These safe and stylish scissors cases look complicated but they are surprisingly easy to make. Each case is made from a little quilt sandwich that’s bound, folded in half on the diagonal, and stitched with one seam. If you’ve ever bound a quilt using double-fold binding (also known as French binding), you’ll have no trouble making one of these cases. They make wonderful gifts as well as delightful additions to your own sewing basket.
All you need are two squares of contrasting fabric, one square of batting, and a length of 2″-wide binding (straight grain or bias, your choice) in a third fabric:
Bits of ribbon, small pony tail elastic bands, and vintage buttons combine to make charming fasteners. These are completely optional, however. Even though I usually put a loop and button on my scissors cases, I tend to leave the top flap open so I can easily see if the scissors are there when I look into my quilter’s tote.
If you start with 7″ squares, you’ll wind up with a scissors case that measures about 5″ x 10″. This case was made with 6″ squares and measures about 4″ x 8″ opened . . .
. . . and about 4″ x 6¼” closed:
(If you’re not sure what size square you need for the scissors you have in mind, experiment with squares cut from sheets of paper. Fold the paper using the instructions below as a guide. Insert your scissors into your paper “case” and test the fit.)
This tutorial is for the slightly larger case using 7″ squares but can easily be modified for the 6″ size.
Scissors Case from First Light Designs
Finished size: about 5” x 10” (from top point of flap)
(2) 7” squares of cotton
(1) 7” square of light to medium weight batting
36” of binding fabric cut 2” wide and pressed in half lengthwise
Optional: small ponytail elastic band or 4” length of ⅛” – ¼” wide satin or grosgrain ribbon
Optional: ¼”wide Steam-a-Seam fusible web
Recommendation: use a walking foot for construction
Step 1. Layer the cotton squares and batting as for a quilt and stitch ⅛” from the outside edges to hold the layers together:
In the photo above, the darker print is the outside of the case and the two-toned gold fabric is the lining.
If using a loop and button closure, stitch a loop in one corner on the lining side, keeping stitching inside the seam allowance:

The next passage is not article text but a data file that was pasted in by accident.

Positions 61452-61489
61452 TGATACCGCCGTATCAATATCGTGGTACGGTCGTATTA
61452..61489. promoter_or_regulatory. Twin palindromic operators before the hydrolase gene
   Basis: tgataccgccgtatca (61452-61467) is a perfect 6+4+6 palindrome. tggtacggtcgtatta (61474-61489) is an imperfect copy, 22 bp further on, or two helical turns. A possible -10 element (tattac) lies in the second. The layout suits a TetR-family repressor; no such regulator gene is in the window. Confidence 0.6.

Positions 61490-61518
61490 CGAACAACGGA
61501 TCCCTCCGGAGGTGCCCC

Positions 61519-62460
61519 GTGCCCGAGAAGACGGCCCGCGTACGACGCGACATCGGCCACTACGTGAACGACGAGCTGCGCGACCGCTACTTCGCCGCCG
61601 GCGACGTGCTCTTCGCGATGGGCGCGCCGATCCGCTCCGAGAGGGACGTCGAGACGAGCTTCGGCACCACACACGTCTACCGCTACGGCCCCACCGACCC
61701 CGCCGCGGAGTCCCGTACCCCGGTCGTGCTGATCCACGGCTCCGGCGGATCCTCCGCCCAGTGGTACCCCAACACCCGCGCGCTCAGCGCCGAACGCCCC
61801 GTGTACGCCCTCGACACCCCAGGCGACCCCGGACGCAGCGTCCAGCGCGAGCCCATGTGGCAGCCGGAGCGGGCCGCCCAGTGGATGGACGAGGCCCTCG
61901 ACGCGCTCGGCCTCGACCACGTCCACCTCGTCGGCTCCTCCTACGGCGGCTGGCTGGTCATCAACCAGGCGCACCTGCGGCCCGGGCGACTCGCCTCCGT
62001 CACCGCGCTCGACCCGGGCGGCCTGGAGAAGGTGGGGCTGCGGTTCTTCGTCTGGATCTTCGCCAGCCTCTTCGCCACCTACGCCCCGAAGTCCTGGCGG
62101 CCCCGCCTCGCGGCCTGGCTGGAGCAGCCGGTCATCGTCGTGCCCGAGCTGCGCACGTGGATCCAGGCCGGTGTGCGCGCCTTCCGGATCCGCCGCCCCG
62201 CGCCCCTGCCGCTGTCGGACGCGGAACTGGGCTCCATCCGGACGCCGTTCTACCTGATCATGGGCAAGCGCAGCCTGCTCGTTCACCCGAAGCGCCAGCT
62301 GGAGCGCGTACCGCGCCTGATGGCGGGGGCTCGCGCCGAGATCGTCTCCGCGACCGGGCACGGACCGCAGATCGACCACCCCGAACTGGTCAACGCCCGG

I used a small ponytail elastic on this case but you could also use narrow ribbon as I did in the two cases at the top of this post.
Step 2. Still working on the lining side, position the binding strip halfway down the side from the loop:
Note how the edge of the binding has been folded at a right angle and how I added a few stitches inside the seam allowance to secure the binding to the edge of the quilt sandwich.
Step 3. Leaving enough room to tuck the other binding tail into the fold, begin stitching the binding with a scant ¼” seam, stopping ¼” from the end in order to miter the corner:
When you come to the fourth corner, be careful not to catch the loop in the binding seams when you miter that corner:
Step 4. Tuck the left tail into the fold of the right tail . . .
Step 5. Turn the binding to the right side and stitch by hand or fuse in place using ¼”-wide Steam-a-Seam 2 (not Steam-a-Seam 2 Lite). If using fusible web, take care not to melt ponytail elastic with hot iron!
Step 6. Fold the case in half diagonally and mark a stitching line 1¼” in from the upper right corner, tapering to the bottom as close to the binding at the bottom as you can get. (Note: loop is in the upper left corner). The pins in the photo below show the stitching line:
Stitch, backstitching at both ends:
Note that you stitch through the binding at the top of the seam and taper down toward the corner with the stitching ending right next to the binding. Try using a zipper foot for this line of stitching if the walking foot skips stitches. The stitching will not show when the flaps are folded back. (If using 6″ squares, mark your stitching line 1″ in from the right edge rather than 1¼”.)
Open up the seam and press flat as shown below. Sew button on seam line (test placement by holding top flap down to see where loop is in relation to button).
Voilà! Ready to use: